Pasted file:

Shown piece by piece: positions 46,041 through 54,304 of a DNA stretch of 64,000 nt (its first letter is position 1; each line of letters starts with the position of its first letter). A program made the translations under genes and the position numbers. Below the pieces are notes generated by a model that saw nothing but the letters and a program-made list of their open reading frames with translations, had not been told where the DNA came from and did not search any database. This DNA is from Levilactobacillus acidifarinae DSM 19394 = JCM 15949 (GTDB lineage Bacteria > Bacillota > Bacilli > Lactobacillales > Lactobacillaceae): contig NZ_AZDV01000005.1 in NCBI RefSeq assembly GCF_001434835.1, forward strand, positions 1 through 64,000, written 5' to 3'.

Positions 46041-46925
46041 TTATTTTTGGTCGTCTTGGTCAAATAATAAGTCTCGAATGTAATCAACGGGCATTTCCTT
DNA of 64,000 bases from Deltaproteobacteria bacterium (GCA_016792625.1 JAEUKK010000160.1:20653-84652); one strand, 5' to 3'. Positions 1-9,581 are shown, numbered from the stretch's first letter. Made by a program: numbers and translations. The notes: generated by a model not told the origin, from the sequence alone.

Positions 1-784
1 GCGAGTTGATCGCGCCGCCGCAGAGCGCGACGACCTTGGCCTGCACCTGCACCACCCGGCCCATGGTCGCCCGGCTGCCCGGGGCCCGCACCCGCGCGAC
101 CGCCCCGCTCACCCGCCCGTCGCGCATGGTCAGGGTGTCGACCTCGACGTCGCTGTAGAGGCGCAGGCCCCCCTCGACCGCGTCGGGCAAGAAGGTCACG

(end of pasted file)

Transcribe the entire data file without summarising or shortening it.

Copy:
Shown piece by piece: positions 46,041 through 54,304 of a DNA stretch of 64,000 nt (its first letter is position 1; each line of letters starts with the position of its first letter). A program made the translations under genes and the position numbers. Below the pieces are notes generated by a model that saw nothing but the letters and a program-made list of their open reading frames with translations, had not been told where the DNA came from and did not search any database. This DNA is from Levilactobacillus acidifarinae DSM 19394 = JCM 15949 (GTDB lineage Bacteria > Bacillota > Bacilli > Lactobacillales > Lactobacillaceae): contig NZ_AZDV01000005.1 in NCBI RefSeq assembly GCF_001434835.1, forward strand, positions 1 through 64,000, written 5' to 3'.

Positions 46041-46925
46041 TTATTTTTGGTCGTCTTGGTCAAATAATAAGTCTCGAATGTAATCAACGGGCATTTCCTT
DNA of 64,000 bases from Deltaproteobacteria bacterium (GCA_016792625.1 JAEUKK010000160.1:20653-84652); one strand, 5' to 3'. Positions 1-9,581 are shown, numbered from the stretch's first letter. Made by a program: numbers and translations. The notes: generated by a model not told the origin, from the sequence alone.

Positions 1-784
1 GCGAGTTGATCGCGCCGCCGCAGAGCGCGACGACCTTGGCCTGCACCTGCACCACCCGGCCCATGGTCGCCCGGCTGCCCGGGGCCCGCACCCGCGCGAC
101 CGCCCCGCTCACCCGCCCGTCGCGCATGGTCAGGGTGTCGACCTCGACGTCGCTGTAGAGGCGCAGGCCCCCCTCGACCGCGTCGGGCAAGAAGGTCACG